Well looking at him it’s not hard to see at first glance. Starting with his arm length, he measured a wingspan of 82 ⅜ inches which for reference Colts 6’7 tall DT DeForest Buckner has 82 inch wingspan. For an Edge defender that length is ridiculous and Colts GM Chris Ballard loves length along the DL. On top of his length, Dom earned a nod on Feldman’s Freak list with his reported 40 time of around 4.65 seconds, a max bench of 350lb, a 34 inch Vertical, & a strong agility time.
Miami (Ohio) DL Dominique Robinson who appears to have met with the 49ers is a very intriguing prospect.
He was a WR for his first three years in college and switched to DL in his final season.
That means he’s raw but upside could be through the roof. pic.twitter.com/2ZDiA1wDxM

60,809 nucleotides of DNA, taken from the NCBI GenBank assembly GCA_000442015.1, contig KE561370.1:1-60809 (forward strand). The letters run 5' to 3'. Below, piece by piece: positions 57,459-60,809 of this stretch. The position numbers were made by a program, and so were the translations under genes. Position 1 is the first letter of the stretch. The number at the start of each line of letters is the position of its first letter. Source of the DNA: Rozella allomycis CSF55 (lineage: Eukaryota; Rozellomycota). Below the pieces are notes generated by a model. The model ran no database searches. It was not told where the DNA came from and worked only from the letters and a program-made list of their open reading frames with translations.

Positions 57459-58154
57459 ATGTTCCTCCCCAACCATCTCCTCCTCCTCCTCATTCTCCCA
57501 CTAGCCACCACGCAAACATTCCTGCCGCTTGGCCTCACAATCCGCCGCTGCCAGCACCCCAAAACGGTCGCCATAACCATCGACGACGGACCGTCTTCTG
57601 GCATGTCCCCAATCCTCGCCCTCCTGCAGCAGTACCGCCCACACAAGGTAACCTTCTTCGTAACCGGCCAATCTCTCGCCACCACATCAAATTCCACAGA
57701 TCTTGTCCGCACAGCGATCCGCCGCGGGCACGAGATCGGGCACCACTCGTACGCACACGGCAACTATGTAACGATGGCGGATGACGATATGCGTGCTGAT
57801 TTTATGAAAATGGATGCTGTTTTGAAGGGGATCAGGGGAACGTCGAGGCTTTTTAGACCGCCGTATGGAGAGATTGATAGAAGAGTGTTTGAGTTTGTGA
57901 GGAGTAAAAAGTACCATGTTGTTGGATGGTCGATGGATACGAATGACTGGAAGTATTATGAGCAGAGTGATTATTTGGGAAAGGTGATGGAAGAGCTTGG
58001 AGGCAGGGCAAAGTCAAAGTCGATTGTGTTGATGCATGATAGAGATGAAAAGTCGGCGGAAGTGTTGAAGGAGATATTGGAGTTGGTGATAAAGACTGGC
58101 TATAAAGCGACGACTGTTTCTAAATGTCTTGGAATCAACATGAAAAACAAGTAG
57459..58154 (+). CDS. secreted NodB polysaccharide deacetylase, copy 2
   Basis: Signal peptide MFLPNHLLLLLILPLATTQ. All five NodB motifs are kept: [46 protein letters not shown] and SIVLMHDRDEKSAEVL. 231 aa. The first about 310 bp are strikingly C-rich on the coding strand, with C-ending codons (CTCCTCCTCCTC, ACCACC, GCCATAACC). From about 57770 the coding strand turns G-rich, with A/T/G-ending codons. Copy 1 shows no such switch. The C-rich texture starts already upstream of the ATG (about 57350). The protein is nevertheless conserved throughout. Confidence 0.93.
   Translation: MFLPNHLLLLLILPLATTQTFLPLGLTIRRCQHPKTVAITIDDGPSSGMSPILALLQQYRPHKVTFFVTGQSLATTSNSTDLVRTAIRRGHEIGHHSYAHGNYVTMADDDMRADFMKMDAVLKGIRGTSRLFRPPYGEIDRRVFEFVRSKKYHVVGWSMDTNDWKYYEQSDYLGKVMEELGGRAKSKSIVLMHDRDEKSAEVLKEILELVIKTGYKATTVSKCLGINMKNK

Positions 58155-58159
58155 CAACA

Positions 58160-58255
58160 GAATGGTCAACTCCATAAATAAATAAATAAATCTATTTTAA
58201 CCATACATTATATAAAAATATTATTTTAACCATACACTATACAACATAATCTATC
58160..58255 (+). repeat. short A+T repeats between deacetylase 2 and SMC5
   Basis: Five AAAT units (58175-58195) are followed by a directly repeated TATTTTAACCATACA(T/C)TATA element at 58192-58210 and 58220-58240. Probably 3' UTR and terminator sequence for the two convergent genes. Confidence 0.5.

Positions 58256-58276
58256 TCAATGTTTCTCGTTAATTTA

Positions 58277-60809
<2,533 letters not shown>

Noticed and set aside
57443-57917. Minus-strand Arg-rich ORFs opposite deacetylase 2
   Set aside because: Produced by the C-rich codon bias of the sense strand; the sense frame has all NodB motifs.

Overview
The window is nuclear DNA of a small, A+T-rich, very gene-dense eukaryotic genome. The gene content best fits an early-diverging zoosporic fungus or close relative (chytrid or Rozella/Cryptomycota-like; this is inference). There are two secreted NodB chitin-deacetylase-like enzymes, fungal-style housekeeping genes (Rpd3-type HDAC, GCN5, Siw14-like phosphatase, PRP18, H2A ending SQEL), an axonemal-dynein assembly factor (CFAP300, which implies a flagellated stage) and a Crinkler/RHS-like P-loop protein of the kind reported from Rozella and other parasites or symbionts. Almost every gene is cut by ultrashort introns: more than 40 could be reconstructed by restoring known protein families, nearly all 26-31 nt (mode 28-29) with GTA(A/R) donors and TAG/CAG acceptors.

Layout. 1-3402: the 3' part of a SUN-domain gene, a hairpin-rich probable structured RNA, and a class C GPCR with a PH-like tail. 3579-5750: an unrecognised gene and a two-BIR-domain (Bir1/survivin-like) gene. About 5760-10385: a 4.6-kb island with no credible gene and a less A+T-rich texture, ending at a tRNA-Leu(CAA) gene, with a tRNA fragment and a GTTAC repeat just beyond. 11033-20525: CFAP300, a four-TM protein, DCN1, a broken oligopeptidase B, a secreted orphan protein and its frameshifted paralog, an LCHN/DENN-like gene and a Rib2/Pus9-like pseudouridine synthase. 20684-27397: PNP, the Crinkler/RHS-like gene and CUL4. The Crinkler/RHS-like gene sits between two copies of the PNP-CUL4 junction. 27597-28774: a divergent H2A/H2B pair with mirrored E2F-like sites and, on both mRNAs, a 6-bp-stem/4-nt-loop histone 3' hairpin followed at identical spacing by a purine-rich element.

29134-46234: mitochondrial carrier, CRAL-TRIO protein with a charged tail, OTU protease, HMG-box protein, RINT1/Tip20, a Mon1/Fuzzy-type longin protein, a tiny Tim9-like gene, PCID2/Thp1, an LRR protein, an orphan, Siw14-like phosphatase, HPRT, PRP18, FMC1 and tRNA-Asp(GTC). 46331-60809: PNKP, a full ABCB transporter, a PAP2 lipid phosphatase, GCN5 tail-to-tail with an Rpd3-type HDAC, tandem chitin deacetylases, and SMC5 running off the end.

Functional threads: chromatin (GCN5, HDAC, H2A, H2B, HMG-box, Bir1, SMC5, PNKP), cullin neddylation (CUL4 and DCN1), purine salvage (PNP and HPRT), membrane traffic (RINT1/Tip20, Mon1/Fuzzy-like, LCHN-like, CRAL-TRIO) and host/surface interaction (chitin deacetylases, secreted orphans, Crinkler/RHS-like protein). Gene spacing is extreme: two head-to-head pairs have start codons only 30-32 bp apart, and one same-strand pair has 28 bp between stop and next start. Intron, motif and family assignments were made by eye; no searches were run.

— Brad (@Graham_SFN) March 4, 2022
With a strong athletic upside, the raw pass rusher could be a fun developmental Edge and provide depth for the Colts. His size and reported speed could make him a depth LEO in the defense behind Kwity Paye. With Kemoko Turay, Tyquan Lewis, Al Quadim Muhammad & Isaac Rochelle all free agents this offseason the depth at the Edge needs to be addressed. On Day 3 of the Draft why not take a shot on a freak athlete project? After having solid production despite limited development and having a strong Senior Bowl against some stiffer competition, Robinson is certainly a name to watch for the Draft.
Round 5 Pick 178:
James Mitchell, TE, Virginia Tech
James Mitchell might not have worked out during the combine but on tape there is no question he is a dynamic athlete. The move TE lined up everywhere and performed well when called upon in a variety of roles. Whether it was out wide, as a big slot, an inline TE, a FB, and if needed an emergency QB, Mitchell embodies versatility.